Abstract

Rh antibodies were studied during pregnancy at frequent intervals in the blood of 73 mothers of babies with fetal erythroblastosis. The serums containing antibodies were divided in 2 groups : (1) serums with blocking antibodies without saline agglutinins; (2) serums with saline agglutinins and serum-albumin agglutinins, but without blocking antibodies. The correlation of these 2 groups with clinical findings in the newborn showed striking differences: blocking antibodies present in 85 per cent of mothers of babies with hydrops or stillborn, and only in 9 per cent of mothers of babies with icterus gravis.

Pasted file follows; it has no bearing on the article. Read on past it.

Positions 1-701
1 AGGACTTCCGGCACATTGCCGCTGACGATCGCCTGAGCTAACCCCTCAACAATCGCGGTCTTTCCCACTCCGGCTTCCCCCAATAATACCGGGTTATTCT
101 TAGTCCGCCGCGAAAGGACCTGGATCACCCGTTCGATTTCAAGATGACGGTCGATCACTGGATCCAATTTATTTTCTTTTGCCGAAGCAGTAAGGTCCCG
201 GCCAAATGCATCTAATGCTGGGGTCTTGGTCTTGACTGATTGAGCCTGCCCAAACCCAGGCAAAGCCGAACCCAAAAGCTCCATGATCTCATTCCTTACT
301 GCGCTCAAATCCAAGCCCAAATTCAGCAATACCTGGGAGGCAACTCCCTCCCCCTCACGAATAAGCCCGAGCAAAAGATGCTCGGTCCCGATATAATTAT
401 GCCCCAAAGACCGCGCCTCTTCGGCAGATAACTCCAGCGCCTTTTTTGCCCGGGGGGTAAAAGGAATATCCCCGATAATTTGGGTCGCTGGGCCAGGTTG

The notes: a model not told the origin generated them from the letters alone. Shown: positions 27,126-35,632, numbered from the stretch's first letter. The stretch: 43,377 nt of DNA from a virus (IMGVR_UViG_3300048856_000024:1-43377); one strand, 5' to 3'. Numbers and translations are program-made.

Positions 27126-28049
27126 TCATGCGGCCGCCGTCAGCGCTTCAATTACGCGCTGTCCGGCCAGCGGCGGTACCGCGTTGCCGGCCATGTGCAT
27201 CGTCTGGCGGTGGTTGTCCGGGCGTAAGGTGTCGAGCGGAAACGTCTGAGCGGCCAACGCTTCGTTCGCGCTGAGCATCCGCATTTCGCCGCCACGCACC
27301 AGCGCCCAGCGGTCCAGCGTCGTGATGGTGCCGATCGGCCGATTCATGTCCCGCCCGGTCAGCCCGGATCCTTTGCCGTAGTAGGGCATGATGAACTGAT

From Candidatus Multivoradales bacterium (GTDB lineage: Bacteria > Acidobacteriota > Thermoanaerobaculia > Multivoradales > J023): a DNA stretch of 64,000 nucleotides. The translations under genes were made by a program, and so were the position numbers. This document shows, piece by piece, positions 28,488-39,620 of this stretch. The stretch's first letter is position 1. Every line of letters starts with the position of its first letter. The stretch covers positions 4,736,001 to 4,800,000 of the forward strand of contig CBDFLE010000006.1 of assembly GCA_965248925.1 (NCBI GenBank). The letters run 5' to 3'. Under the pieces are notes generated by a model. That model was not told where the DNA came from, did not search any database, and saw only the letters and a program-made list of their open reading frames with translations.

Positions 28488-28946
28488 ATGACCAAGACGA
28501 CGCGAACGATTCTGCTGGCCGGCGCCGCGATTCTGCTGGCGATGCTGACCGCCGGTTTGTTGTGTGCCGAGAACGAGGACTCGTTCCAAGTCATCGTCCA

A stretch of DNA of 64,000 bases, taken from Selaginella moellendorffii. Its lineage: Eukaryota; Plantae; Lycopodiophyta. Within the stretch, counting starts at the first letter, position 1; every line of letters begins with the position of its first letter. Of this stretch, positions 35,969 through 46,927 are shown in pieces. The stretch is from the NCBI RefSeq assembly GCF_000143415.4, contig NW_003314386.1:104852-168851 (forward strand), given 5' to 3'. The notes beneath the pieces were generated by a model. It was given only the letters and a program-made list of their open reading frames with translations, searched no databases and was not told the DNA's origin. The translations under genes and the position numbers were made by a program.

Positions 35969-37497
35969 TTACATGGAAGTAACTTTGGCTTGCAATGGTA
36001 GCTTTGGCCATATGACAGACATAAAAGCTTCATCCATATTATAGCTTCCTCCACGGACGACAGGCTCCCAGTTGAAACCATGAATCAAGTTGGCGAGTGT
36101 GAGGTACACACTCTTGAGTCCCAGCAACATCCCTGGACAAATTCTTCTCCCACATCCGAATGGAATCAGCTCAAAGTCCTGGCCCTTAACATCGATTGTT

Predominance of saline agglutinins over serum-albumin favored survival, and vice versa.

In a small group of women with a history of transfusions who gave birth to erythroblastotic babies blocking antibodies were found in 92 per cent.

The number of cases used for this study is admittedly small, and only very guarded conclusions may be drawn. The results, however, are in general agreement with recent studies of Wiener on correlation of antibodies with clinical manifestations, and with results of Levine and others regarding the sensitizing influence of blood transfusions.

Periodic tests for antibodies during pregnancy may permit prognostic conclusions.

An anamnestic Rh antibody reaction is described.

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